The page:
Tata Steel on Thursday reported a consolidated loss of Rs. 2,720 crore for the quarter ended September 30, 2009, impacted largely by a dismal performance of its European operations. The company had reported a profit of Rs. 4,703.64 crore in the same period in the previous year.
Net sales during the quarter were down 41 per cent at Rs. 25,270 crore (Rs. 44,050 crore). The operating loss was Rs 763.78 crore against a profit of Rs. 7,154.20 crore in the year-ago period. The results were largely impacted by the poor showing of its European operations through Tata Steel Europe (earlier Corus) which reported operating loss of $220 million. Tata Steel Europe’s turnover halved in the first half of 2010 to $6.7 billion from $13.7 billion in the year-ago period and steel deliveries dropped 41 per cent to 7.1 million tonnes (12 million tonnes) mainly due to lower pricing. For the half-year, Tata Steel Group reported a loss of Rs. 4,958 crore against a profit of Rs. 8,618.30 crore in the year-ago period.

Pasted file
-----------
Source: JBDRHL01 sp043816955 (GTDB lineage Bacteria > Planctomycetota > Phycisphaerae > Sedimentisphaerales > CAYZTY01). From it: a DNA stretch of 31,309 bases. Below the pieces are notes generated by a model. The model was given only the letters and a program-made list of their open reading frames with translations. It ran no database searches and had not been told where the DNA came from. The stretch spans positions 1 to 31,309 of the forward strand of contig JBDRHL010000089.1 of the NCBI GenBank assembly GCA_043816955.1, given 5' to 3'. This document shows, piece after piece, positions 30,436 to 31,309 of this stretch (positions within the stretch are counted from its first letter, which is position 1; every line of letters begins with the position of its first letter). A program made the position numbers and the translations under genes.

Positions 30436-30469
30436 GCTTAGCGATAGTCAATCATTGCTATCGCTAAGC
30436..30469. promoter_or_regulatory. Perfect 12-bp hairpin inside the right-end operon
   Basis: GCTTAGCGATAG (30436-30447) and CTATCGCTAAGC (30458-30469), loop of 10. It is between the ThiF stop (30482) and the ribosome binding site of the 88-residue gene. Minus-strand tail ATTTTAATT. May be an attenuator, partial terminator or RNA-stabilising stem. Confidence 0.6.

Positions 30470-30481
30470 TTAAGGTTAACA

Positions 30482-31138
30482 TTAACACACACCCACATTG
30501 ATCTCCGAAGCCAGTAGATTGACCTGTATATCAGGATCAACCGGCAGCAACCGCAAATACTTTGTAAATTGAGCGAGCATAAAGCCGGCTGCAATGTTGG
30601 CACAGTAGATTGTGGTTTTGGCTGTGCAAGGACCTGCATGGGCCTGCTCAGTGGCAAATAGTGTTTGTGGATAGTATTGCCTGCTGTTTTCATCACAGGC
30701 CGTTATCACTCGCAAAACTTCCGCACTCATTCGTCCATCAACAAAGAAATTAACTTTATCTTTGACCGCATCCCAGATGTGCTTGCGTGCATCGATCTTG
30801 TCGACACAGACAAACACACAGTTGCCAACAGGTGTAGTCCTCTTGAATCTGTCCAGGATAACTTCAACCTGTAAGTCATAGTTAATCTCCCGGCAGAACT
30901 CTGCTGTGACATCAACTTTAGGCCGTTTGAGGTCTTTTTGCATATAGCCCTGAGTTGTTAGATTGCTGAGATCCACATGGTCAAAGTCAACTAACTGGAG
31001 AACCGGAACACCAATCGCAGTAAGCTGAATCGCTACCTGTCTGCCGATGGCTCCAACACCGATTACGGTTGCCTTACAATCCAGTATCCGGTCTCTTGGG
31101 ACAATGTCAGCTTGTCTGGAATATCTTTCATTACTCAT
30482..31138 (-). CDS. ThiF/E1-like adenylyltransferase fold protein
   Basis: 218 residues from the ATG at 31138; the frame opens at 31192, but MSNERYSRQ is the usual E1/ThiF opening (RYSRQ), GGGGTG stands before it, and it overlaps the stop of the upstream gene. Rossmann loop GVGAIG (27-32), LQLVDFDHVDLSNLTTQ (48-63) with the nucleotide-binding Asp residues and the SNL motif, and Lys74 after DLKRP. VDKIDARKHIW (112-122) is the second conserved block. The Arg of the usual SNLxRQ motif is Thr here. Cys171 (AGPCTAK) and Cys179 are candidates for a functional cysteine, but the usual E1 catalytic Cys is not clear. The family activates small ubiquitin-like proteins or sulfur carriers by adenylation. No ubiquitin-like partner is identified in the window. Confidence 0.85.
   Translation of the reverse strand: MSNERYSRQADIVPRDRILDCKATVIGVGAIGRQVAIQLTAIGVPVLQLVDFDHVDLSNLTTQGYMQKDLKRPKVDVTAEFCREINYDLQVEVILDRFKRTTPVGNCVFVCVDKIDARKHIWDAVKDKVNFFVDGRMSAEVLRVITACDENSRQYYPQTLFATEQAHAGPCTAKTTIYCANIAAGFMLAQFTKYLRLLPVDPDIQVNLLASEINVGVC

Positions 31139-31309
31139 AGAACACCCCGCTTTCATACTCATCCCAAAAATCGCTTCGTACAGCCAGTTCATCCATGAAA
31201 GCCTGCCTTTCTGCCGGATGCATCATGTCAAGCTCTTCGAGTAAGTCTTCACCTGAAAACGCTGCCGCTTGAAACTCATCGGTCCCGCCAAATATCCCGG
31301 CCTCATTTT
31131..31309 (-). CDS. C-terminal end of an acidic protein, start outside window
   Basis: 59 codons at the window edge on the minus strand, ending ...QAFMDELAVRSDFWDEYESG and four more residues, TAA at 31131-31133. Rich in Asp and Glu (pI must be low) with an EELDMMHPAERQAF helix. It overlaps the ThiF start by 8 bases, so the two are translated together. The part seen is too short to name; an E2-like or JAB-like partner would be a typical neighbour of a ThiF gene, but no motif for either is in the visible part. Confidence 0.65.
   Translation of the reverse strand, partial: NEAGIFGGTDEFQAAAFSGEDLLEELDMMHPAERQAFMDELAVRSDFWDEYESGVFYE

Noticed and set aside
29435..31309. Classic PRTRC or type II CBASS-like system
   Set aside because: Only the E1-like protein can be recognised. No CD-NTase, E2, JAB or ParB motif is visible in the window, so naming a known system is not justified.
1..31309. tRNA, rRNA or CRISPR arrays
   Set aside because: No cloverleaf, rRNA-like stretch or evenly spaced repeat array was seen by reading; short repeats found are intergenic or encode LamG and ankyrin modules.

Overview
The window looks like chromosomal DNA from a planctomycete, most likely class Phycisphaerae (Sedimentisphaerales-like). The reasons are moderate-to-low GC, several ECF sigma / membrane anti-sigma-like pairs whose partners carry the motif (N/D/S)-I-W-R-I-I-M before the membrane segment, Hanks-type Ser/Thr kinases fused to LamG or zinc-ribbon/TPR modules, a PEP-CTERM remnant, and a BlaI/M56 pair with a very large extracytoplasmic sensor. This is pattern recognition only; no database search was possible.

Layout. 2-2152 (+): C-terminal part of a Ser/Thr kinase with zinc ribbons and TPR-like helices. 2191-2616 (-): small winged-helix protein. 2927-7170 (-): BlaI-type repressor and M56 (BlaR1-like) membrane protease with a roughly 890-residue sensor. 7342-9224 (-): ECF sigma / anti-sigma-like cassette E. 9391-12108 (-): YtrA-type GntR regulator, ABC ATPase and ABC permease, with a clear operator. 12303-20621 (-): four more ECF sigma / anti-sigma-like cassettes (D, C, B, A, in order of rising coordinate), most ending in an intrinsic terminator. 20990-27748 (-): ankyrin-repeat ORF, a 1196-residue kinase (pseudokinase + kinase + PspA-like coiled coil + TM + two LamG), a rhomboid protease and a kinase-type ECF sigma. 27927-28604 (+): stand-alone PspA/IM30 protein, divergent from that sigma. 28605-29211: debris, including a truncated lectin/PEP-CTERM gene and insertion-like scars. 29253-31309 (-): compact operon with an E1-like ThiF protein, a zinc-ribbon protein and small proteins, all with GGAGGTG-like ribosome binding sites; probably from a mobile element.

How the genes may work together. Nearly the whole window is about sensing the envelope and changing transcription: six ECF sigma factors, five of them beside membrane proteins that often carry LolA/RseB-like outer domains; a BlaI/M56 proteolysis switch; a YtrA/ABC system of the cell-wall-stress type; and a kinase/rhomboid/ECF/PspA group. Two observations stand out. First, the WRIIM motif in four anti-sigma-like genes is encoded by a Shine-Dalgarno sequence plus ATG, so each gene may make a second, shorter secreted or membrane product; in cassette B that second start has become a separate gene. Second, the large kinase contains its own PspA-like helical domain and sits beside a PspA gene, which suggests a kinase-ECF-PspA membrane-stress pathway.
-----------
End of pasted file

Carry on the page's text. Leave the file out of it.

Hemant Nerurkar, Managing Director, Tata Steel, said, “In the second-half of the year, in India, we will focus on higher volumes. From October 2009, we will produce higher than 6.8 million tonnes annually and imported coal prices will come down in H2 and also infrastructure spending will improve from the current month onwards. Our automobile contracts will see higher rates because they were too low in H1. We are targeting savings through improvement of $208 million for the year and are well on track to achieve that figure.”
Kirby Adams, Managing Director and CEO, Tata Steel Europe, said the global steel environment saw an unprecedented drop in demand and production in the last 12 months due to the credit crisis. “However, owing to reduction in raw material cost, higher volumes and capacity utilisation in the strips division and benefits of around $144 million from the ‘Fit for Future’ programme in the second-half, we expect a much better second-half of the year. We are already EBIDTA-positive (earnings before interest, depreciation and tax) in October and are seeing more stability in prices,” he said.
While capacity utilisation was 75 per cent in the September quarter, up from 53 per cent in the June quarter, it could be 80 per cent for the rest of the year. Mr. Adams said the operational loss at the Teesside plant (U.K.) was around Rs. 800 crore and the company was prepared to “mothball the plant if necessary.”
Tata Steel Group had a gross debt of $12.4 billion at the end of September, which it aimed to cut by $2 billion in the next 12 months, said Koushik Chatterjee, Group CFO.
“We will look to restructure the existing debt and have no material repayment obligations for the next 12 months. We will prepay $180 million before March 2010,” he said.